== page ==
By Allison Lyzenga, My Film Habit
This film plays with the idea of how much one’s memories determine a person’s personality. If you forget everything about yourself–all the experiences you’ve been through, all your friends and family, or any old prejudices you may have held–are you really the same person anymore? And this film by Kit Hui, which follows the incredibly gorgeous, but amnesiac Wai as he wanders his town, revisiting old friends and sites from his past, would suggest that, no, you wouldn’t be the same person.
The hardest part about losing your identity like this would be the reaction you’d get from all your old friends and family–the people you once held dear, and with whom you may have once shared a very strong connection. These people are still going to expect you to behave in a certain way and react to things in the same way you once did, because they just can’t understand what it means for everything to be just gone.
But, more heartbreakingly, they’re not going to comprehend that they are essentially strangers to you now. Kit Hui says that he based the story in this film on a documentary he once saw about a young man who had similarly lost all memory of who he was and of anyone he had ever known–and I think I may also have seen the same documentary a few years ago.
If I’m thinking of the same film (Unknown White Male, by Rupert Murray), it is about a man from New York who suffered some sort of seizure, and had his memory wiped clean.
Well, he remembered a few things. He remembered everyday social conventions, and how to read and write. And his right hand still had the memory of signing his signature, even though his brain had completely forgotten his name. But he had forgotten all the people in his life, all his specialized education, and most significantly, that apparently he’d been a total a-hole in his past life.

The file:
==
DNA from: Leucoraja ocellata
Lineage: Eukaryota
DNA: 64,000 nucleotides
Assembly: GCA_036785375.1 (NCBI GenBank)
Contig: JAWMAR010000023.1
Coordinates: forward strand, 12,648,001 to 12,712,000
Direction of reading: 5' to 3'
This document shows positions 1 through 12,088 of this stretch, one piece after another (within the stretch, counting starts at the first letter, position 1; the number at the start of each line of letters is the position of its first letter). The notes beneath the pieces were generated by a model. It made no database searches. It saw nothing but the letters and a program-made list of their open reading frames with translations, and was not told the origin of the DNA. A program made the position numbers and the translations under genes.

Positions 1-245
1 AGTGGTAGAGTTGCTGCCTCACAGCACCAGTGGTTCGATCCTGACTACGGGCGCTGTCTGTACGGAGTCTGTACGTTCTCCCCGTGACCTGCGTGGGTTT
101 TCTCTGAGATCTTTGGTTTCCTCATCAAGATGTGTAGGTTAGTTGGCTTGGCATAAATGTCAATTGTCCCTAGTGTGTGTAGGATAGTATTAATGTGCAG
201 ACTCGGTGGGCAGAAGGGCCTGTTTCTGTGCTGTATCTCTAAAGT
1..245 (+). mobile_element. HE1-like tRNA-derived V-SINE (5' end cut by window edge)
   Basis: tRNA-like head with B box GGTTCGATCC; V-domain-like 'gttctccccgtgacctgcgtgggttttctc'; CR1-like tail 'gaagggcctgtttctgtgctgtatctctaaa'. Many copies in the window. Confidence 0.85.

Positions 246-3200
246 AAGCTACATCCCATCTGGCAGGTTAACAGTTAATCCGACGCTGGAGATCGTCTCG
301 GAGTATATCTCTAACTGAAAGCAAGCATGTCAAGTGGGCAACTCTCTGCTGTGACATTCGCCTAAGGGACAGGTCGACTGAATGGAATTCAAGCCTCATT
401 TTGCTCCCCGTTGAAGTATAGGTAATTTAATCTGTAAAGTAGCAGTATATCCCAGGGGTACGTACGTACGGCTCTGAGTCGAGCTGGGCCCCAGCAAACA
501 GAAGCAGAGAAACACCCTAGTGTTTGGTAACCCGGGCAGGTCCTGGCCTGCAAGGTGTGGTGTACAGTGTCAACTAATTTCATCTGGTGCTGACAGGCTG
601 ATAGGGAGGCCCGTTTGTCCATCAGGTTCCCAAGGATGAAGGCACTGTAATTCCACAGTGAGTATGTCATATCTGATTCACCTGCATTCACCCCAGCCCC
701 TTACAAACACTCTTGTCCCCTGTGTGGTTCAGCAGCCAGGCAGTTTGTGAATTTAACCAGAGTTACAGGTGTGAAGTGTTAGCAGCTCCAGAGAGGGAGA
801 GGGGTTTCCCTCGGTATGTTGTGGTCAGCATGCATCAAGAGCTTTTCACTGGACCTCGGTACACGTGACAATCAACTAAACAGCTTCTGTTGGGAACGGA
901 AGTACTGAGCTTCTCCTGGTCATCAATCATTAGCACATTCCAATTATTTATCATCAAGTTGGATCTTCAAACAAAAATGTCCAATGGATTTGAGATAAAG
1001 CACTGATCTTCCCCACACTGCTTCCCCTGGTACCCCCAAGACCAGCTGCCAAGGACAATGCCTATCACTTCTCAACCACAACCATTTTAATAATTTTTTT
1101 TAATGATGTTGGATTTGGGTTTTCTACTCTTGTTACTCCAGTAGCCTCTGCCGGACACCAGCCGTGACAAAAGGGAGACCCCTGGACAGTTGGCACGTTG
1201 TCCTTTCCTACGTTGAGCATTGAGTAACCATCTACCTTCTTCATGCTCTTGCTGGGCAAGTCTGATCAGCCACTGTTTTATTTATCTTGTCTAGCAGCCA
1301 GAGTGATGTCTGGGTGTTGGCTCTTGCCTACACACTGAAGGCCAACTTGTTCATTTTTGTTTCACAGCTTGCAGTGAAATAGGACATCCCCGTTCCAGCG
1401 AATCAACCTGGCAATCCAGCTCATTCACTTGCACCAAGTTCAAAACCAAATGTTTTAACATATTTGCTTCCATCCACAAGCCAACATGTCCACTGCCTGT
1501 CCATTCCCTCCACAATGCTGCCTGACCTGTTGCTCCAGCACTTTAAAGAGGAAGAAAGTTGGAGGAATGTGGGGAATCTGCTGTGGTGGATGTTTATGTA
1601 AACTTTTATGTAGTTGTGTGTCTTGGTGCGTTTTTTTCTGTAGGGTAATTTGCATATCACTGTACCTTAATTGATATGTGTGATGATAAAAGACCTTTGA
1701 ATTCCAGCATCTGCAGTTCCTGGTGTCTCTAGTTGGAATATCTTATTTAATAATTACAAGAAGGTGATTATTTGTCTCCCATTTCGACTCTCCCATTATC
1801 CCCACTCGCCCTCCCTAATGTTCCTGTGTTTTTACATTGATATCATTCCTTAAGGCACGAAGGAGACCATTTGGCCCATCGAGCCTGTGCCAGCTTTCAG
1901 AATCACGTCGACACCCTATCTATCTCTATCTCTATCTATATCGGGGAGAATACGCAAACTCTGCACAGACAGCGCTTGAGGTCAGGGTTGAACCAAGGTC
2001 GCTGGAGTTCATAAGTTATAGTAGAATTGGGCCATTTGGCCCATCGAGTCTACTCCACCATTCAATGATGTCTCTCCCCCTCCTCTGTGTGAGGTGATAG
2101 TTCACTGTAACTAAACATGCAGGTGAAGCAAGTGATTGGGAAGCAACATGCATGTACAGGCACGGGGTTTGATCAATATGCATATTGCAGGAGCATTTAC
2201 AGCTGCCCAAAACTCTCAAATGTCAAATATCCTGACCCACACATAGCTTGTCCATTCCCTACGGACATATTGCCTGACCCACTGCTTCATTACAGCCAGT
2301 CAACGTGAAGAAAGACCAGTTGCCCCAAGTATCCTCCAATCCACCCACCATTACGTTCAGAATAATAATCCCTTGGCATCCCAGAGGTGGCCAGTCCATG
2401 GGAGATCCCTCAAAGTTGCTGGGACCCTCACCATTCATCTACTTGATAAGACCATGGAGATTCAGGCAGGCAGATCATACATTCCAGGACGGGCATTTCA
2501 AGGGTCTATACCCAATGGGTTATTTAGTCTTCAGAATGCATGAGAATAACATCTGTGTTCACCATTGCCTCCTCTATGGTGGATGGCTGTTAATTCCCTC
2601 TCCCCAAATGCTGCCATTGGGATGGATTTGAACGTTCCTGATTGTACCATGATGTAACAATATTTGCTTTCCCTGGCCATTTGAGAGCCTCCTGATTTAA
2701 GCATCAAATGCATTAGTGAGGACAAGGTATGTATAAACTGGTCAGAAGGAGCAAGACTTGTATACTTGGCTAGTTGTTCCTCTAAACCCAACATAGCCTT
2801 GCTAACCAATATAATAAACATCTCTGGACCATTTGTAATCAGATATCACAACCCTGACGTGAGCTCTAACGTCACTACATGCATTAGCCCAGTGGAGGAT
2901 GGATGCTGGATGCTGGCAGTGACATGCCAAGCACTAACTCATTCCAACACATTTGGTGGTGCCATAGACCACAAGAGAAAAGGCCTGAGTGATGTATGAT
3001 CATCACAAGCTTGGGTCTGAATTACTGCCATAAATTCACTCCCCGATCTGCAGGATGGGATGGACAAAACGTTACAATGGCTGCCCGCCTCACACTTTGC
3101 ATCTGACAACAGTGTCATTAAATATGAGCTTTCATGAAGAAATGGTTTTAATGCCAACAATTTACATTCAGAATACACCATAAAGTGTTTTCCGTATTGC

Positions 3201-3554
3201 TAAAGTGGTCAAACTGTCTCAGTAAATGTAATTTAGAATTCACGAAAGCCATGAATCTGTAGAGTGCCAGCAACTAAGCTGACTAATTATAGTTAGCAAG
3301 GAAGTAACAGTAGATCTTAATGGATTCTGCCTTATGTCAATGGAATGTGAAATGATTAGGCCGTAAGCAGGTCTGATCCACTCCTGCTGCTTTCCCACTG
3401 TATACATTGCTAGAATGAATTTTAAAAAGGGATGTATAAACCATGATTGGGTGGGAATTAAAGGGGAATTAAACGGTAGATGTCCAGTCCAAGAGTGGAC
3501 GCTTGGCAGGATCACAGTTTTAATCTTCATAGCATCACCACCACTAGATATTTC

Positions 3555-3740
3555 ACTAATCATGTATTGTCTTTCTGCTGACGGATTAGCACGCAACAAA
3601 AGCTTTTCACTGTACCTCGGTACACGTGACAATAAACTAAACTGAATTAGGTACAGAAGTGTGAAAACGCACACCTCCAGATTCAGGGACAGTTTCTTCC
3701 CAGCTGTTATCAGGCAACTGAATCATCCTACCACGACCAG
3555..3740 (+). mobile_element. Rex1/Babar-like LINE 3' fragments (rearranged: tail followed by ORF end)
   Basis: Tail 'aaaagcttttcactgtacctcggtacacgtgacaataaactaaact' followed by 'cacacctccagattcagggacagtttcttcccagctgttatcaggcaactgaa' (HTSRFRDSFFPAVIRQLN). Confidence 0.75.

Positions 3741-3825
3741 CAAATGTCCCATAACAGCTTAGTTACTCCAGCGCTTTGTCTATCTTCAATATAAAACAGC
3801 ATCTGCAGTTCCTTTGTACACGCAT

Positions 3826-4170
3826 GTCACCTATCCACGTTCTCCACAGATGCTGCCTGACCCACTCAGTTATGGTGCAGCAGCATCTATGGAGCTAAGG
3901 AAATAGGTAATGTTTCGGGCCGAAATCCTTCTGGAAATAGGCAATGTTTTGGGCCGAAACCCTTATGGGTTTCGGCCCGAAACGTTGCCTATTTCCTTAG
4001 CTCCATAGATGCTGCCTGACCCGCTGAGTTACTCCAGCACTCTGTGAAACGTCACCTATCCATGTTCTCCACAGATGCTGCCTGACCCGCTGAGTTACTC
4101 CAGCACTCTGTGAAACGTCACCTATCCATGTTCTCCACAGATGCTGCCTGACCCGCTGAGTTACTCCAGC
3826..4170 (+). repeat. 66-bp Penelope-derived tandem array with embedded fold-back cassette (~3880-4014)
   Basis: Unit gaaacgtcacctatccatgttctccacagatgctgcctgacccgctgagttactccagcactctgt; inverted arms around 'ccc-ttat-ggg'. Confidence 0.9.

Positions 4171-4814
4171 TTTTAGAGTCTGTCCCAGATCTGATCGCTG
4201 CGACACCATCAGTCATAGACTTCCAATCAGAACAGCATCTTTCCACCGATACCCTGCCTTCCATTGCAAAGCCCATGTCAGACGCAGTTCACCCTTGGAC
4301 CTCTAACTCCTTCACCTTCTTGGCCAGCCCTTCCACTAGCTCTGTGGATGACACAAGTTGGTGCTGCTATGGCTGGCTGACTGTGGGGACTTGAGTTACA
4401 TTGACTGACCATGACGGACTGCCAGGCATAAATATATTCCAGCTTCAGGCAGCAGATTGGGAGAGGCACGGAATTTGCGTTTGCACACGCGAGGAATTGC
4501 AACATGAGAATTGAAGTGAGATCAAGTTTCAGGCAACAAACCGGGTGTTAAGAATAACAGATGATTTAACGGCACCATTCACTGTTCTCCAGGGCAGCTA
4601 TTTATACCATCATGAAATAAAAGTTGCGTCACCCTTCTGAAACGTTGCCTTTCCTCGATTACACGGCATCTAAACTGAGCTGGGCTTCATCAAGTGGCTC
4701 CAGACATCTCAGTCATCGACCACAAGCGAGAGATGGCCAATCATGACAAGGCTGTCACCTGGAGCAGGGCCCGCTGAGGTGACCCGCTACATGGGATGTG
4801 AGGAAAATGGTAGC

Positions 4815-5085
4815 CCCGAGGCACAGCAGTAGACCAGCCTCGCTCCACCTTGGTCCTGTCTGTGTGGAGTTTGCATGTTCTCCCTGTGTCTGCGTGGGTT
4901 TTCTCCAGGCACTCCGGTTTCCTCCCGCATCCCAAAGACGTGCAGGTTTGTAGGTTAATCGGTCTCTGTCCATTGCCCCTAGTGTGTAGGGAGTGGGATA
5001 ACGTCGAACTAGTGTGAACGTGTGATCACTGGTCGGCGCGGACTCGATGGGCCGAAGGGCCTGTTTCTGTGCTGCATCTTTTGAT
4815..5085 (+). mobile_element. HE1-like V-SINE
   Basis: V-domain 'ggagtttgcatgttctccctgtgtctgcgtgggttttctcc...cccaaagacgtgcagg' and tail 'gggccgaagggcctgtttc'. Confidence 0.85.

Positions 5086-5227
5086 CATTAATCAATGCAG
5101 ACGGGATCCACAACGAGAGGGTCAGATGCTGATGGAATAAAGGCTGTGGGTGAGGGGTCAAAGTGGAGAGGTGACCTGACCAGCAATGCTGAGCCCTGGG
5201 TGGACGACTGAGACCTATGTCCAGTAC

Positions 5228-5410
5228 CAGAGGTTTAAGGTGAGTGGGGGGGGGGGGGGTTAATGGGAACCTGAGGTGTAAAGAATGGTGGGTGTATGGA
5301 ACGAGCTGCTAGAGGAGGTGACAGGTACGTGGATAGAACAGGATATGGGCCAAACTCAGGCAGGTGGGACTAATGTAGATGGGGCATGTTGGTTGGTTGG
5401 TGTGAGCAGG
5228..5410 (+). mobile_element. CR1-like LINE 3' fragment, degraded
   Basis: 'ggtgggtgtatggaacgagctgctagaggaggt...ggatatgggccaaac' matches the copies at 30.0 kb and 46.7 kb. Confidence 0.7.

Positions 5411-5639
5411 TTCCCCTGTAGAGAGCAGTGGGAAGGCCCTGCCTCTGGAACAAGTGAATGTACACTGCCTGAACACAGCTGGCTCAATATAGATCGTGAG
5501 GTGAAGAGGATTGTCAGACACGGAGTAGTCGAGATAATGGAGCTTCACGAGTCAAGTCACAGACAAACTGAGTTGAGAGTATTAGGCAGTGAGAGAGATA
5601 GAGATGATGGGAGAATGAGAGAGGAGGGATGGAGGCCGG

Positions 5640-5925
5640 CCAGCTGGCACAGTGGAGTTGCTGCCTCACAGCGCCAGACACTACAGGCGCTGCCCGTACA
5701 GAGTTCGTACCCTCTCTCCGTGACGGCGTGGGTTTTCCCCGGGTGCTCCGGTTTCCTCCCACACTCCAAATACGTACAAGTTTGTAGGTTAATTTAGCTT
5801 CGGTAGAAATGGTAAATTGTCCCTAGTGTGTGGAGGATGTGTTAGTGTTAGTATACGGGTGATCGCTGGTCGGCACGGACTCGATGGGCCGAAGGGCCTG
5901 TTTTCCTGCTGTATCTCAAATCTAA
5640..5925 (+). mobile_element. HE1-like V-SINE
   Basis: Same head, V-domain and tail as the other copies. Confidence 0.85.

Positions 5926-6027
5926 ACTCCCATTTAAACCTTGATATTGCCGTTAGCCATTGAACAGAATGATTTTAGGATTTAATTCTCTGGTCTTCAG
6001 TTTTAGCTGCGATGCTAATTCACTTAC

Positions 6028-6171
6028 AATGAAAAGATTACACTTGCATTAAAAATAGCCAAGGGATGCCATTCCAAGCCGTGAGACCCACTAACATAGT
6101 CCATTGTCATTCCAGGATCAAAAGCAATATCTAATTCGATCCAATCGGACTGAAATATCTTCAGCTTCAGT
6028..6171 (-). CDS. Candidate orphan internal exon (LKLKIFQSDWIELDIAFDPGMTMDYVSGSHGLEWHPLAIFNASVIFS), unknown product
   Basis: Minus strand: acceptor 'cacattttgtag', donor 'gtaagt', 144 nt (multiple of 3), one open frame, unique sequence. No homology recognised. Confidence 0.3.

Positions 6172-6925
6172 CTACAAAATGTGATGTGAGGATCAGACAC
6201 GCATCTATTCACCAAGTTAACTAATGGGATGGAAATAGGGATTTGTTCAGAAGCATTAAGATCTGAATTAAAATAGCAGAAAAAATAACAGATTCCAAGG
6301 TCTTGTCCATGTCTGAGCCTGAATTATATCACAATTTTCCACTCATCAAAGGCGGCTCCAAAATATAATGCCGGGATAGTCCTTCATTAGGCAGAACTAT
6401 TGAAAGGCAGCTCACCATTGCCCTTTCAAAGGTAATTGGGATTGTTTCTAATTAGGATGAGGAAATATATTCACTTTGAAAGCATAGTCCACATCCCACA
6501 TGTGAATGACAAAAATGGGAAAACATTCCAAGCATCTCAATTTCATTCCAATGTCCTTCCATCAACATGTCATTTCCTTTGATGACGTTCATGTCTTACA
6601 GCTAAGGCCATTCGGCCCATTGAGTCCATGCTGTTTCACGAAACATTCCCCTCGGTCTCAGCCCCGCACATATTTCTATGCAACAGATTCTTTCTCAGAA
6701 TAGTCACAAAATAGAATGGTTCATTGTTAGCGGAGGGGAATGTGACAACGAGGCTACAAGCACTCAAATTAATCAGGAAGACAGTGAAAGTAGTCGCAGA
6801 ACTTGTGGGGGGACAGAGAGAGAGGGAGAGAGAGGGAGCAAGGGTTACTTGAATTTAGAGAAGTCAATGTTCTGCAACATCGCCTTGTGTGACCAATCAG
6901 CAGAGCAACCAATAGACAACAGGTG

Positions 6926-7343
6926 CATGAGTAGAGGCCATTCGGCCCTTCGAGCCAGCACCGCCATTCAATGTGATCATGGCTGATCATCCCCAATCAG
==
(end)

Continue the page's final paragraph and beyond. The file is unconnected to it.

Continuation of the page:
He’d been one of those obnoxious New York guys who liked to hang out at night clubs with his investment banker friends, acting like total jerks to women. But, just like in Kit Hui’s film Fog, after the memory wipe, this man entered the world anew, and became a sweet, earnest guy. And he realized that after losing all these learned behaviors, he really had nothing in common with his “friends” anymore. I guess forgetting all the prejudices and grudges you’ve built up over a lifetime really does have a profound effect on one’s personality.
Fog does an excellent job of capturing Wai’s feelings of alienation from everyone he “knows”–from all these people who expect something from him. He feels like he owes them something because of the life they once shared, but they are essentially strangers to him now, and it would probably just be easier (and more fair) to just start fresh somewhere new.
The film ends on the perfect note of uncertainty. Because, Wai really doesn’t have any way of knowing what his new life will bring. He may well remember everything tomorrow, which would also bring back all of his bad traits which he was lucky to escape because of his illness. Or, he may continue to suffer from periodic memory wipes that would further hinder his attempts to rebuild his life. But, hopefully this is the start of a better kind of life for Wai. He’s been cleansed of all the ugliness he once lived and is given the rare opportunity to start over.
Allison Lyzenga writes about films on her website, My Film Habit.